This movement is in its infancy, so there’s no way to know whether it will succeed and, if it does, what exact direction it will take. I’ve been paying close attention to it, however. I know this: These young thought leaders, as well as older ones such as Cornel West, are pragmatic and bold in their thinking. They will question any premise. such as whether today’s Black political establishment is truly acting in the best interest of Black Americans, or selling out for their own personal gain. Their ideas are threatening to most in the political establishment, both Black and White, but not to millions of potential White allies.

My hope is that ultimately this group will lead us in the direction Martin Luther King, Jr., was going in the final years of his life. MLK is remembered, deservedly so, as the leader of the civil rights movement. In the end, however, he’d become something bigger — a champion of human rights, speaking out against the evils of both capitalism and militarism.

Ultimately, the struggle we face is about economic injustice. Black Americans, for centuries, have borne the brunt of American economic injustice, so it only makes sense that they lead the fight against it. Yes, Black Americans have their own agenda in some respects, such as reparations for slavery, Jim Crow and mass incarceration. Ultimately, however, economic justice for Black Americans will mean economic justice for all Americans. So this movement — Black Wealth Matters — will evolve into something a critical mass of Americans can get behind.

Of all the possible outcomes flowing from Trump’s rise to power, this last one, were it come to pass, would be the most silver of silver linings. Here’s hoping.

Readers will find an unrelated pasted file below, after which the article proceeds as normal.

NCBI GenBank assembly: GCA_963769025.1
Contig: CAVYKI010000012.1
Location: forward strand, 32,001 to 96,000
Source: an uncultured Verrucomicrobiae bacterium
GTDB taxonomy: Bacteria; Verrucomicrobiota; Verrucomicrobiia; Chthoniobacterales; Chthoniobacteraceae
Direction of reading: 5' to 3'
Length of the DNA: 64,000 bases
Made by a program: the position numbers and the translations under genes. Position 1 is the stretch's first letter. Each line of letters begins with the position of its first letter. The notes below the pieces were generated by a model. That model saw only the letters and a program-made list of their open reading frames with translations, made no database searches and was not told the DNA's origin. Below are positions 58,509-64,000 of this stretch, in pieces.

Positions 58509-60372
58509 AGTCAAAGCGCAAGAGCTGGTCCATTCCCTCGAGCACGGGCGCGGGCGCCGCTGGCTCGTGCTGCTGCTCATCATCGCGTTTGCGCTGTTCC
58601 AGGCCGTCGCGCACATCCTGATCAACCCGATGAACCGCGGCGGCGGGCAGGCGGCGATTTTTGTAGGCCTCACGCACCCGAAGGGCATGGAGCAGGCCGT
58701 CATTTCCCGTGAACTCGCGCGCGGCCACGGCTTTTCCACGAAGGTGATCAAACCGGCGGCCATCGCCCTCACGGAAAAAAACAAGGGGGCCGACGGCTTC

1. It was an interesting read, Bob. In all three of your solutions for Trump, you seem to make the assumption that the 62-million (plus probably the same number of supporters who did not vote for whatever reason) will do nothing while the anti-Trump forces you desire effect a massive revolution to change things. The Trump movement elected, and supports, change from the liberal drift this country has been on for the last thirty years. I don’t think they are going to quietly accept a pushback easily.

    I know you are impressed with the demonstrations that took place, but remember that ostentatious dramatic display are common for the left. You rarely see the right having parades, and drum circles, and demonstrations, and interpretive dance medleys, in celebration, or in protest, of event. That is the hallmark of the left. The great demonstration yesterday consisted primarily of pampered women and celebrities out on a social event. It was a chance to show off for each other, preen for selfies and camera shots, and generally have a fun day out while “making a difference”. You will not find a similar occurrence among conservatives (read: Trump supporters).

    I guess what I am trying to say is that the revolution you are hoping for is either:
    (1) Not going to happen because none of the three scenarios you described will gain sufficient steam to get off the ground. Revolutions take gumption and drive and long term committment and I don’t think it’s there. Of course, I could be wrong and